This issue is the latest I'm seeing on a personal computer of mine. For troubleshooting purposes, the background behind the beginning of these issues started roughly three weeks ago. My computer shut down without warning. When I went to turn it on, the BIOS threw a SMART error on the 2TB M.2 SSD drive that I was using to run an encrypted Windows 10 Pro environment. When I tried logging in, the welcome screen gave me that loading circle after putting in my password for several minutes. I tried a hard shutdown to restart it, but the same thing happened. Eventually, I left it alone after trying to log in while distracting myself. It eventually logged in after about a half hour, but the environment was very slow and I couldn't really interact with anything.
Moving on, I ended up trying to recover via command prompt in recovery mode using recovery utilities like CHKDSK, SFC, and DISM because it was the only environment I could decrypt the drive. I was running into some issues getting those to complete successfully and further troubleshooting with DISKPART revealed that the drive was stuck in some sort of read-only mode I can't clear. Turns out this is normal when SSDs fail. Now I have to backup everything off the drive into a SATA drive, which is an entirely separate short story. The summary is that I couldn't successfully boot from a working drive with the partitions on the SSD cloned to it, even after running that environment through SFC and DISM using the /offbootdir and /image arguments accordingly and resolving any errors. I think the error I kept getting stuck on trying to boot into the SATA backup was 0xc0000001. I did a lot of the recovery from a 1TB SATA drive that had a year old Windows 10 Home environment on it that I could use to decrypt the SSD partition with, while having more flexibility than a recovery environment, and experienced several BSODs over several weeks of various methods of trying to get the SATA backup to work.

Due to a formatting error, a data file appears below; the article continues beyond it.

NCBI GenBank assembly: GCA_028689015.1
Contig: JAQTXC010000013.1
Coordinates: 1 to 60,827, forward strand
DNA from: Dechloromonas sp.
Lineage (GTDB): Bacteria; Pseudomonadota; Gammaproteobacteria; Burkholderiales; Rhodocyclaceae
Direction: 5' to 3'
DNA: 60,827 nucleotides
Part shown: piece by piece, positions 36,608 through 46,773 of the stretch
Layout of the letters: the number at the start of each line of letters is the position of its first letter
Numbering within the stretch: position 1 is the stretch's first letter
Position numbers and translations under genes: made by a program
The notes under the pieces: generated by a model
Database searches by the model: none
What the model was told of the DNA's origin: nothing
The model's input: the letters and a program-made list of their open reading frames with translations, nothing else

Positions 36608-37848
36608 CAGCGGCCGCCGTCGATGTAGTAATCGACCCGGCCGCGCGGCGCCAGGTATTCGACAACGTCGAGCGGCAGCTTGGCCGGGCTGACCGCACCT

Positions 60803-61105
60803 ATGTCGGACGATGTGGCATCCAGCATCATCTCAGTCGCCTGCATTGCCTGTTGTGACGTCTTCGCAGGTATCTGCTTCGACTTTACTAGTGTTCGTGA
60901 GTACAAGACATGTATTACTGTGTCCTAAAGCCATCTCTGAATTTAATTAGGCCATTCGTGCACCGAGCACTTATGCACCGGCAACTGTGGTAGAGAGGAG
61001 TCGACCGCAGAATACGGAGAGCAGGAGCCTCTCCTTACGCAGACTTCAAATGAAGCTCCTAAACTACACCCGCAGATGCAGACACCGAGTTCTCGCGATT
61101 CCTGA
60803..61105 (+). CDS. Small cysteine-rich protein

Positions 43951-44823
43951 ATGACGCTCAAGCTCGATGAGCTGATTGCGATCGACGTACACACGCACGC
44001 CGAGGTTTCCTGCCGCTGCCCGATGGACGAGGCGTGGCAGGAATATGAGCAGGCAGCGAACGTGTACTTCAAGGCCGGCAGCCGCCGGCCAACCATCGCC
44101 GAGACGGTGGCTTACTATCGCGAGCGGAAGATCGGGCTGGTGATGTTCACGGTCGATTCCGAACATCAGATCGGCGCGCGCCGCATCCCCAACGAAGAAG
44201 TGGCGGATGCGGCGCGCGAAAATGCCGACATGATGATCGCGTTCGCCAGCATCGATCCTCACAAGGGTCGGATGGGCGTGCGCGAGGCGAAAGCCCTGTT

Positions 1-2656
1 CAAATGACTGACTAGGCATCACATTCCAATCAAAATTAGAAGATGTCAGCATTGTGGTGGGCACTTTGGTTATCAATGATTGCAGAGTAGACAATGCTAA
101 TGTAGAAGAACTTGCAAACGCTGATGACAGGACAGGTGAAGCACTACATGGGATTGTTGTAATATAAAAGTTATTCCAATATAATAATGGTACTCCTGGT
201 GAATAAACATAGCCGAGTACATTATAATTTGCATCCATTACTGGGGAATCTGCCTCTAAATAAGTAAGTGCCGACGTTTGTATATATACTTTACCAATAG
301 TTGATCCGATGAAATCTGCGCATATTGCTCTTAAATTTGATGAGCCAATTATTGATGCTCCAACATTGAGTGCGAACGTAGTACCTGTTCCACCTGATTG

Eventually, I bit the bullet and tried a custom install from a liveUSB Windows 10 image. I was able to eventually boot into the environment, but it was noticeably slow, some of it due in part to being a 5400RPM SATA drive and Windows eating up read/write IOs while caching application data since I manually restored a lot of user data from Windows.old and reinstalled a few programs. It's started to speed up after getting updates installed and work through whatever it's doing in the background. Clicking on things, hotkeys, loading webpages seemed to have a frequent, brief lag that I hadn't experienced before. I also kept getting random BSODs, which lead to me running Memtest86 trying to troubleshoot it. I have pictures on my phone that I plan on adding to this question after this I post it so I can go back and edit it with the mobile app, but here's what happening.
I have two 16GB DDR4 sticks and one is an upgrade. The stock stick is throwing hundreds of errors within 30 seconds, and the error is always the same. The 8th nibble in the "expected" value is always off by four compared to the "actual" value. If the expected value is 00000000, the actual value would be 40000000. Naturally, I assume that the stick is failing, so I take it out pending a replacement. Then I rerun Memtest86 and see that the other stick in a different slot is failing in exactly the same way. This is reaching the limits of my theoretical understanding of PC architecture fundamentals, but I'm starting to wonder if I should contact the PC manufacturer to get the motherboard replaced under warranty.
Right now, I'm typing this up from the SATA backup. It tends to blue screen at random (I was letting something run overnight and it blue screened halfway through) though not enough for it to be prohibitive, so it's a lot like playing Russian roulette with Murphy. I wanted to pose this question here to see if anyone has advice on how to troubleshoot the northbridge or what I could do next to isolate the cause or workaround this?